nuclear physicist. Meitner was born in Vienna on 7 November 1878 to a middle‐class family of Jewish heritage. Her early career coincided with the entry of women into higher education in modern German‐speaking Europe. After being educated by a private tutor—women were not allowed to attend the college‐preparatory high schools (Gymnasiums)—Meitner enrolled at the University of Vienna in 1901, and in 1906 she received her doctorate in physics.
In 1907 Meitner moved to Berlin, an important center of physics research in this period. She soon began to work in the emerging science of radioactivity and collaborate with the chemist Otto Hahn. Women were not allowed to enroll in German universities when Meitner arrived in Berlin (that right was granted in 1909), and she encountered some discrimination. However, she found a group of scientists, including Hahn, with whom she enjoyed interacting professionally and socially.
In 1914 World War I broke out in Europe. Although Hahn was conscripted into the German army and Meitner volunteered as an X‐ray nurse with the Austrian army, the pair, especially Meitner, continued their research on radioactive elements throughout the war. In 1918 Meitner and Hahn announced that they had discovered a new element: element 91, protactinium.
Through the 1920s Meitner pursued her own work on radioactive elements and advanced through the ranks of faculty in the German university system, but the political situation in Germany was darkening. By 1933 Adolf Hitler had risen to power and that same year Meitner's professorship was revoked because of her Jewish heritage. However, because she was an Austrian rather than a German citizen, she was able to continue her research until 1938.
The subject of this research would have great implications worldwide. In 1934 Meitner learned that Enrico Fermi and his team in Rome were irradiating uranium with neutrons and obtaining interesting results. Meitner proposed that she and Hahn collaborate again on experiments similar to Fermi's. From 1934 through 1938 Hahn, Meitner, and Fritz Strassmann, another chemist who had joined their team, along with the rest of the scientific community, believed that irradiating uranium with neutrons produced new elements heavier than uranium.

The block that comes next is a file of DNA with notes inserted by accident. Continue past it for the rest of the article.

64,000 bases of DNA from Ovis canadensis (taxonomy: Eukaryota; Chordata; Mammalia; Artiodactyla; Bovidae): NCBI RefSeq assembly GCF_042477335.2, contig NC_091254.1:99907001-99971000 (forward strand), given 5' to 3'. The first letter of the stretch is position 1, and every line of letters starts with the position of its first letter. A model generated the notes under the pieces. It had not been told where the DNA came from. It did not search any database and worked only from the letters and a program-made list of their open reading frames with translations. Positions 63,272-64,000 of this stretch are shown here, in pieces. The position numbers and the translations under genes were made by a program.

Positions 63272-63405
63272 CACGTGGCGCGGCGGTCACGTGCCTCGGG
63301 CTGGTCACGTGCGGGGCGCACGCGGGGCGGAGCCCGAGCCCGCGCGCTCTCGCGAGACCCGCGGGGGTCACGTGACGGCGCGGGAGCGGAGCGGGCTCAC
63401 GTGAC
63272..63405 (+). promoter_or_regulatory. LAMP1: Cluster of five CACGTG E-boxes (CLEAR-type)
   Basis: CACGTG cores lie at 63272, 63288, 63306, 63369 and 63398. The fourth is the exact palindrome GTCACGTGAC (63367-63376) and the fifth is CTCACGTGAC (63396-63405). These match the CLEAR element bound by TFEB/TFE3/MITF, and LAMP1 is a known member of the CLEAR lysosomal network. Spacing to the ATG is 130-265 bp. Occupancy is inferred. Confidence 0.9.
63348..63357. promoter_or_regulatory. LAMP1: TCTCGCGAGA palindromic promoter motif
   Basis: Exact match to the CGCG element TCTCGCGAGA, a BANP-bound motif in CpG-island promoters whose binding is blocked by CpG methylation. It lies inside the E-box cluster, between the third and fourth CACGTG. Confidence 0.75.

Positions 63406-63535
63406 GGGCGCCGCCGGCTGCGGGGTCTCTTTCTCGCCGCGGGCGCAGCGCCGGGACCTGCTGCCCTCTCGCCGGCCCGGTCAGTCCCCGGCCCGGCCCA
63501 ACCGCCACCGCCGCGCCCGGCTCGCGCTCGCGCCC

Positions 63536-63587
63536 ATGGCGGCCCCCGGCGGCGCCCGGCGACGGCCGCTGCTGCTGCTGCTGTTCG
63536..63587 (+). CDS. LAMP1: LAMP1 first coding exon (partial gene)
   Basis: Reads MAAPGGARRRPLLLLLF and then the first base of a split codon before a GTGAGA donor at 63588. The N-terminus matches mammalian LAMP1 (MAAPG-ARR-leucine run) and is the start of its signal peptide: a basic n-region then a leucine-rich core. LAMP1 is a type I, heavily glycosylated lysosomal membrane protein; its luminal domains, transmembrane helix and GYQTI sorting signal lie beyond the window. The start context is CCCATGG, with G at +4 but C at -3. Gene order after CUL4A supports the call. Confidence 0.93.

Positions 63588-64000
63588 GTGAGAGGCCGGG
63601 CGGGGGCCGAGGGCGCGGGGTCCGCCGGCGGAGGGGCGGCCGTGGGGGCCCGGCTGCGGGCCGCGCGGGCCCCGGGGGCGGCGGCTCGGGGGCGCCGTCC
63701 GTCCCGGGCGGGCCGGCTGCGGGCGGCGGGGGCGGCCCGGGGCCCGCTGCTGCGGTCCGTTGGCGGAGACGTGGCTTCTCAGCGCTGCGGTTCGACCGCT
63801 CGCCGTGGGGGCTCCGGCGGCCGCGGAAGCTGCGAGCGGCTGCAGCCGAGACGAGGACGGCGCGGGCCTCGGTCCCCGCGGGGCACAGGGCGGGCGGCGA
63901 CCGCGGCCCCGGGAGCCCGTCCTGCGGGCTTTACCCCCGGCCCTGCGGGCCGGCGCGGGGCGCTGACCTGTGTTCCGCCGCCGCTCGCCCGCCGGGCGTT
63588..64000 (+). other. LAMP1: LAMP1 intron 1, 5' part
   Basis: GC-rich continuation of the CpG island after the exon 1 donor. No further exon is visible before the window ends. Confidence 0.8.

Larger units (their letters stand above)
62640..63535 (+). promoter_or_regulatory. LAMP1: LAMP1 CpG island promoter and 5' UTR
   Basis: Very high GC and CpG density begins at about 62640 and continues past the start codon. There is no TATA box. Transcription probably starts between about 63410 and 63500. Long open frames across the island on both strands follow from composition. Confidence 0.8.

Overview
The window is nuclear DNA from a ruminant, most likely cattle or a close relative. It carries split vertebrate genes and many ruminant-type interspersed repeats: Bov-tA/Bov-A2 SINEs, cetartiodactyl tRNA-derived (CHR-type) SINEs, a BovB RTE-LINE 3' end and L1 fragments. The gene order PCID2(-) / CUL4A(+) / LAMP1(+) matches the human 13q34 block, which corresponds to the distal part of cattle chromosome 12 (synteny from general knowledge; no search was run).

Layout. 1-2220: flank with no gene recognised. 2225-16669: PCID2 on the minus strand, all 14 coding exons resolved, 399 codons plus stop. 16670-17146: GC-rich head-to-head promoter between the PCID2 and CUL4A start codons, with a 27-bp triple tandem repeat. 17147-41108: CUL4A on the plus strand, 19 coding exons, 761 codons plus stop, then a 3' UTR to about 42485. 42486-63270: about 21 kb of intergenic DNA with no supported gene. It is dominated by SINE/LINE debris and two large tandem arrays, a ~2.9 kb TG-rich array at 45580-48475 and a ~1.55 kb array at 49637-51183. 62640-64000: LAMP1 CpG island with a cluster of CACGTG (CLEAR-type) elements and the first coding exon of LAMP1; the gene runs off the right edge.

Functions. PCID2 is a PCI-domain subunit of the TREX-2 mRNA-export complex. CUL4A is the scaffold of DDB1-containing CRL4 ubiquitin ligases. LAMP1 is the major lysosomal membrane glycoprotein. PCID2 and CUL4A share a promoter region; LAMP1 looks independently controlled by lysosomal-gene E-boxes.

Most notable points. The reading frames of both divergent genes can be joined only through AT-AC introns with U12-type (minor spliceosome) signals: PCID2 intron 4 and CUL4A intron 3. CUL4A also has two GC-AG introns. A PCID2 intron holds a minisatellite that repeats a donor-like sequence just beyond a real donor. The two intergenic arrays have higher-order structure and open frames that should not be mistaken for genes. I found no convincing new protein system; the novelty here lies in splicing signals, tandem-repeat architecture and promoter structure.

In December 1938 Hahn and Strassmann realized that barium, an element much lighter than uranium, was present in their sample of irradiated uranium. By this time Meitner had fled the Nazi regime for Sweden. Hahn wrote to her of his and Strassmann's puzzling finding, and Meitner and her nephew, the physicist Otto Frisch, developed a theoretical explanation for it, concluding that neutron impact could cause uranium atoms to split into two new atoms, each approximately half the weight of a uranium atom. This process, which Frisch christened “nuclear fission,” was used to power the atomic bombs dropped on Japan in 1945.
Although Otto Hahn alone was awarded the 1944 Nobel Prize in Chemistry for the discovery of fission, it was Meitner who was most popular in the United States immediately after World War II, where she became known as the woman who discovered the process that fueled the atomic bomb. Meitner was not interested in fame, however, and continued to work as a physicist in Sweden until 1960, when she retired to Cambridge, England. She died on 27 October 1968.
Rife, Patricia. Lise Meitner and the Dawn of the Nuclear Age. Boston: Birkhäuser, 1999.Find this resource:
Sime, Ruth Lewin. Lise Meitner: A Life in Physics. Berkeley: University of California Press, 1996. The best‐regarded biography of Meitner.Find this resource:
Watkins, Sallie A. “Lise Meitner: The Foiled Nobelist.” In A Devotion to Their Science: Pioneer Women of Radioactivity, edited by Marelene F. Rayner‐Canham and Geoffrey W. Rayner‐Canham, pp. 163–191. Philadelphia: Chemical Heritage Foundation, 1997.Find this resource: